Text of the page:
Author: Giles Kristian
Genre: Mythology, Historical Fiction, Romance
My rating: 3.94 / 5
Enemies stalk the fringes of Britain. And Uther Pendragon is dying. Into this fractured and uncertain world the boy is cast, a refugee from fire, murder and betrayal.
Yet he is gifted, and under the watchful eyes of Merlin and the Lady Nimue he will hone his talents… He will meet Guinevere, a wild, proud and beautiful girl, herself outcast because of her gift. And he will be dazzled by Arthur, a warrior who carries the hopes of a people like fire in the dark…
Before reading “Lancelot”, I didn’t know about “Arthurian Legend”.
But my recent spurt of interest in Great Britain’s history (my husband blame it on my-still-reeling-under-colonial-hangover) made me pick this book.
And “Lancelot” is the best historical fiction/mythological retelling that I’ve read till now in 2018 or in the last one year.
I love big books but I don’t like books that stretch. In “Lancelot”, Giles Kristian struck the balance with aplomb.
The plot described the whole character arc of Lancelot–
- as a kid on the refuge with his family,
- witnessing his whole kin getting butchered,
- ending up as an orphan apprentice warrior under the guardianship of Lady Nimue,
- falling in love and getting hurt in the process and finally,
- finding his salvation under King Arthur.
One of my pet peeves with modern-day feminist historical retelling is–
The women protagonists sound far ahead of their times. Ex.-“Circe”.
It’s wonderful to read powerful women taking charge, claiming sexual pleasure and all that jazz.
But logically – was it permissible for a woman (royal/poor nonetheless) from medieval era to walk, talk and act like Chimamanda Ngozi Adichie or Lena Dunham of today?
I know it’s kind of wish fulfillment. Still…
Giles Kristian could’ve taken the liberty and spun the love story between Lancelot and Queen Guinevere that of a barrier-bashing, societal rank-thrashing union of lovers.
But he showed – it was how it was.
Guinevere was married to King Arthur (latter, going by the book, came off as a valiant douchebag).
Lancelot was the swordsman-cum-chief-warrior-cum-companion under King Arthur’s service.
In one line-
he was overworked, underpaid and had loins- on- fire for boss’s wife (his ex-sweetheart) but made no sexual advancement (with consent)- till Arthur rumored to be killed.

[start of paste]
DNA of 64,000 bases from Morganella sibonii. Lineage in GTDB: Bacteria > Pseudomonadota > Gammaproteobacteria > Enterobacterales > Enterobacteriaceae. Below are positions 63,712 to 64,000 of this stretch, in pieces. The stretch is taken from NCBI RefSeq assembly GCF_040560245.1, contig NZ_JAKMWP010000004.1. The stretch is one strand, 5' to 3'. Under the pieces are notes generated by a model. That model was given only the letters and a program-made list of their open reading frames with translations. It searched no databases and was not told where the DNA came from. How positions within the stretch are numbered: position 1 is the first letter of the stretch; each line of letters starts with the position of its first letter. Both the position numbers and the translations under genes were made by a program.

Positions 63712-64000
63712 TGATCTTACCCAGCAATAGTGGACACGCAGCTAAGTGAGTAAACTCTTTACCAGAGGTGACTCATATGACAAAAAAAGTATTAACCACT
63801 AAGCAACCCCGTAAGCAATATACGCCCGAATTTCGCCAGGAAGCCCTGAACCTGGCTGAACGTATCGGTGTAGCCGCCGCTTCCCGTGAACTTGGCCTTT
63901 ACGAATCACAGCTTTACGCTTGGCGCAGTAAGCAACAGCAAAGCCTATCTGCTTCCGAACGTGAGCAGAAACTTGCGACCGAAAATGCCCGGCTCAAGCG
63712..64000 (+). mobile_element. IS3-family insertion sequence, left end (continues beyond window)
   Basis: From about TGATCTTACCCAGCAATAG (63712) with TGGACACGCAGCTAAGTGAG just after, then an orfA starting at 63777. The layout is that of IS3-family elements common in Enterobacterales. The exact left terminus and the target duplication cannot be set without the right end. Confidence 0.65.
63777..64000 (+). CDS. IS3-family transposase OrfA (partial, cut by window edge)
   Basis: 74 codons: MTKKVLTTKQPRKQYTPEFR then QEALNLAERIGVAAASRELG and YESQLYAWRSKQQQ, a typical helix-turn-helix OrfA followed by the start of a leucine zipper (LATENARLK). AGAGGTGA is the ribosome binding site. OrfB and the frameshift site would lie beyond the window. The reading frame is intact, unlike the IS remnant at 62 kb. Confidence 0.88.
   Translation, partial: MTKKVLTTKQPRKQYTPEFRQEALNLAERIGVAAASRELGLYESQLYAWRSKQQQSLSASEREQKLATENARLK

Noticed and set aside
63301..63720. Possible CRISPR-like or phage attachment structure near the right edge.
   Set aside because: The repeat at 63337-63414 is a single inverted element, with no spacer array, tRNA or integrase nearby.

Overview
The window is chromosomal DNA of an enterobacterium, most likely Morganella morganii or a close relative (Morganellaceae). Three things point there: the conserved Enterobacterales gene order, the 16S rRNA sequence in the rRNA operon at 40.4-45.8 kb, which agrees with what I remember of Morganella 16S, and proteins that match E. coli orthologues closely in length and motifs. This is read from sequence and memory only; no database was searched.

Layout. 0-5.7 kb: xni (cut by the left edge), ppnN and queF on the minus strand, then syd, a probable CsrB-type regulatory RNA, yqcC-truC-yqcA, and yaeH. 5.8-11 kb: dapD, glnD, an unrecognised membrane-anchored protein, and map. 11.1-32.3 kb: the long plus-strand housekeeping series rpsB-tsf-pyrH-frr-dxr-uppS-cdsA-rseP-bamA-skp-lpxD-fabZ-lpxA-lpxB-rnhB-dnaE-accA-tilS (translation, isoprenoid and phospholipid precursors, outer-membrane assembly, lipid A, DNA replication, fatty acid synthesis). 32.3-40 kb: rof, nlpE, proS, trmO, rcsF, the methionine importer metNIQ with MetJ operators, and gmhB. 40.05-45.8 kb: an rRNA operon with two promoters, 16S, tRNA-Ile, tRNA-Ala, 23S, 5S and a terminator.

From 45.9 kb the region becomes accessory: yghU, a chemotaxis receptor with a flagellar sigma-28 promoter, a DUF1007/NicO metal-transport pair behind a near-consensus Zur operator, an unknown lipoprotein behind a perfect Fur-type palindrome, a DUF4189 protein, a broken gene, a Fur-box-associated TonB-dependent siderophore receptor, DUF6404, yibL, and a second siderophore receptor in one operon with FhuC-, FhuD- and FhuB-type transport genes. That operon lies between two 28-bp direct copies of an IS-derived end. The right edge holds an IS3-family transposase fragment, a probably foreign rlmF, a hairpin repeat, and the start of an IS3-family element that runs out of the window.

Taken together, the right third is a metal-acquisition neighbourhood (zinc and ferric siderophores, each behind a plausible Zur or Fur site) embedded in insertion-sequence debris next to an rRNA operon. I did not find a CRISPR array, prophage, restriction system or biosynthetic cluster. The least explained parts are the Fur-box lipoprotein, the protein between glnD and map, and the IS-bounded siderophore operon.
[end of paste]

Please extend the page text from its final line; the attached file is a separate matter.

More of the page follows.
In short, Lancelot is the man we, ladies, desire (in the age of Tinder or wham-bam-thank-you-ma’am) but don’t deserve.
- Giles Kristian writes poignant poetic words/phrases that will make you ponder for a moment and push you to fly through the pages.
- The POV. After reading so many books on the POV of a woman, it was a nice break and I was invested in the journey of Lancelot- from an orphan to one of the most formidable warriors in medieval Britain.
- The lifestyle of folks from different economic strata, the military strategies and most importantly- how Arthur possessed the mighty Excalibur sword was vivid to thumb through.
- The Ending is one of the best I’ve ever read. It was so heart-tugging that I had to shed a few tears for the loss of Lancelot and Guinevere.
I re-read the climax for about 10 times to wallow in the heartache a l’il longer.
- Guinevere’s character-arc could’ve been “meatier” than being the “object of desire” of two men.
- Same could’ve been said about King Arthur. He was just a benevolent, brave sourpuss.
Q 1. Should you read “Lancelot”?
Ans. Only if you enjoy long books and appreciate a good cry just like a good laugh.
Q 2. Should the book deserve more brouhaha amidst the readers?
Do you like historical fiction? Which one is your favorite book?
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